Chemical, Biological, Radiological, and Nuclear … no, we’re not talking about our plans for Valentine’s Day. For the last few years NIOSH has celebrated this romantic holiday by showing a little love for respirators. This year we are highlighting the special considerations necessary for the use of CBRN APRs (Chemical, Biological, Radiological, and Nuclear Air-Purifying Respirators). Please note that a respiratory protection program administrator should always ensure that manufacturer recommendations are being addressed and applicable regulations are followed in addition to the NIOSH Cautions and Limitations of use. APR wearers should also be trained to fully understand and appreciate the unique characteristics of the CBRN APRs in order to obtain optimal protection during use.
A NIOSH-approved CBRN APR must not be used in oxygen deficient atmospheres or to enter an atmosphere immediately dangerous to life or health (IDLH). These respirators are only to be used for escape from hazardous environments – and we’re not talking about a bad date. OSHA defines an IDLH atmosphere as: An Atmospheric concentration of any toxic, corrosive, or asphyxiant substance that poses and immediate threat to life or would interfere with an individual’s ability to escape from a dangerous atmosphere (29 CFR 1910.120(a) (3)).
How do you know it’s “the one”
When dealing with such conditions, you want to trust that you are wearing the right protection. Therefore it’s important to determine that the APR in use is NIOSH-approved for CBRN protection. You can do this by referring to the full NIOSH approval label, which is a paper included with the facepiece and/or canister. This label (example below) contains important information to assist users in understanding the respirator, the level of protection it provides (e.g. canister capacity level, the cautions and limitations of use, as well as the approved assembly of components). Take care to identify the components of the APR with CBRN protection. Your respiratory protection program administrator should assure that the respirator system is assembled with the correct components for the required protection.
You should also find a condensed label on the canister itself that includes everything from the full label, minus the approved assembly components. Canister labels are color coded olive to mark the status as a CBRN. The color marking will either be on the label or the canister itself will be olive. Once you check the label, you can begin to give your CBRN olive your love and attention.
Never Cheat on your Assembly of Components
NIOSH evaluates fully assembled APRs in their chemical agent permeation and penetration resistance tests in order to assure that all components (facepiece, valves, lens, gaskets, etc.) work together seamlessly to keep a user safe. Only components with specific part numbers as listed in the NIOSH approval can be a component of the NIOSH-approved CBRN APR assembly. Some NIOSH-approved CBRN APR require special components to be in place for the respirator to provide CBRN protection. An example of this would be the eyepiece outserts and the top skin/cover. Failure to use these parts when required may result in permeation of CBRN agents through the facepiece.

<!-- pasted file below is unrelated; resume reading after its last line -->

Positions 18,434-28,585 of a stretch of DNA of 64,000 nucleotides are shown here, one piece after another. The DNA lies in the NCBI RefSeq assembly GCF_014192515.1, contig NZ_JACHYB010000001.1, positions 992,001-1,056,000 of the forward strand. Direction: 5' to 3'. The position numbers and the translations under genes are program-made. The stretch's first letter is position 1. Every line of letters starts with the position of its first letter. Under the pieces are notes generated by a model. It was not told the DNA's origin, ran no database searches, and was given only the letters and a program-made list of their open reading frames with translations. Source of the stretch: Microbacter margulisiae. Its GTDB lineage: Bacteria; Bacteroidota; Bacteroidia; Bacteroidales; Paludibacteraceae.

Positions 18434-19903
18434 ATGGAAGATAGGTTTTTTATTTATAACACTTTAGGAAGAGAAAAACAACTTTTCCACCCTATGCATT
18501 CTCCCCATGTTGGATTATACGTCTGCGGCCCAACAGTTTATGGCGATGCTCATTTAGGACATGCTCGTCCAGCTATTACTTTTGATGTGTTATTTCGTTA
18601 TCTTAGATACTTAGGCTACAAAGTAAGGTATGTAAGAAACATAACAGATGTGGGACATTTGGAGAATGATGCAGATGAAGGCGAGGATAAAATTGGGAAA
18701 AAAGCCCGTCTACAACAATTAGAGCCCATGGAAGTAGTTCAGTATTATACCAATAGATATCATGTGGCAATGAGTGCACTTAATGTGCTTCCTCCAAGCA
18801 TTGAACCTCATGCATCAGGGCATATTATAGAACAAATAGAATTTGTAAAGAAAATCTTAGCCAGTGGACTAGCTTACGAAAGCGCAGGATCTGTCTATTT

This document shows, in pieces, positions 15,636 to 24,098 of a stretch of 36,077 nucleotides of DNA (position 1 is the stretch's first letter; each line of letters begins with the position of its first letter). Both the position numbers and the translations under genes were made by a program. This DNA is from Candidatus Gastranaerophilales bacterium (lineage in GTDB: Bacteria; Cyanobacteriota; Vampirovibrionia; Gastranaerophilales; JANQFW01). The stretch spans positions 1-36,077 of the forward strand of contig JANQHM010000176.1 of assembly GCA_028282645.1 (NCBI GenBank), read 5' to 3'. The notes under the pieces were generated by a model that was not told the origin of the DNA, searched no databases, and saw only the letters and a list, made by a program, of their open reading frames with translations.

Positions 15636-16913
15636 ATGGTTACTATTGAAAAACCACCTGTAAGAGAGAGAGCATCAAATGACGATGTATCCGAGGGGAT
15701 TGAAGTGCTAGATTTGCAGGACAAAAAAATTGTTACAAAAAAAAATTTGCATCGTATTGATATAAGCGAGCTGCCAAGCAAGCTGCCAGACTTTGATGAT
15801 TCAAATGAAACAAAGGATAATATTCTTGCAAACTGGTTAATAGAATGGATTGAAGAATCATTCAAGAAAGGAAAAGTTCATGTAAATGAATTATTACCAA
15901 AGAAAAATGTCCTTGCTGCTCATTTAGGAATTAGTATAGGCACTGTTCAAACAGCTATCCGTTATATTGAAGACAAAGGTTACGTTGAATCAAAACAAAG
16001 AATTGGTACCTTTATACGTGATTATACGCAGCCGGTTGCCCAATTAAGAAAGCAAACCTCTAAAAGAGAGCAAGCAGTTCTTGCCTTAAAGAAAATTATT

A common question arises concerning CRBN assembly: are CBRN APR components interchangeable regardless of manufacturer? Unlike industrial APR, CBRN APR are evaluated by NIOSH to assure that each CBRN canister is able to provide the specified level of protection on all facepieces that are approved as part of a CBRN APR assembly, regardless of manufacturer. However, when assembled in a configuration containing different manufacturers, the respirator is no longer in its approved state and may not provide the same performance features (e.g. breathing resistance). Therefore OSHA may permit interoperable use of CBRN APR facepieces and canisters during emergencies only. Mixing the brands of facepieces and canisters during non-emergency operations is not permitted.
Making the Relationship Last
The minimum packaging configuration (MPC) is the protective packaging in which the end user will store the CBRN and required components. Failure to store this type of respirator in accordance to the manufacturer’s recommendations may cause damage to occur that could affect the ability of the CBRN to provide the expected level of protection. There are several types of common MPC’s such as plastic carriers, clamshell containers, drawstring plastic bags, and hermetically sealed canister bags. Be sure to use the unique packaging required by the manufacturer and store at the instructed storage conditions.
Additionally, you should see a shelf life date on the canister packaging that indicates the expiration date of the component. The canister can be used up to the expiration date if it has been maintained as specified by the manufacturer.
Feeling confident in your CBRN relies on three steps; be sure to understand the label, check that you are using the correct assembly of approved components, and store your respirator according to the manufacturer’s instruction. You can breathe easy this Valentine’s Day knowing that your CBRN is performing at the level required to keep you safe … that is, unless you haven’t picked up those last minute chocolates and flowers yet.
Jaclyn Krah, MA
Ms. Krah is a Health Communication Specialist in the NIOSH National Personal Protective Technology Laboratory.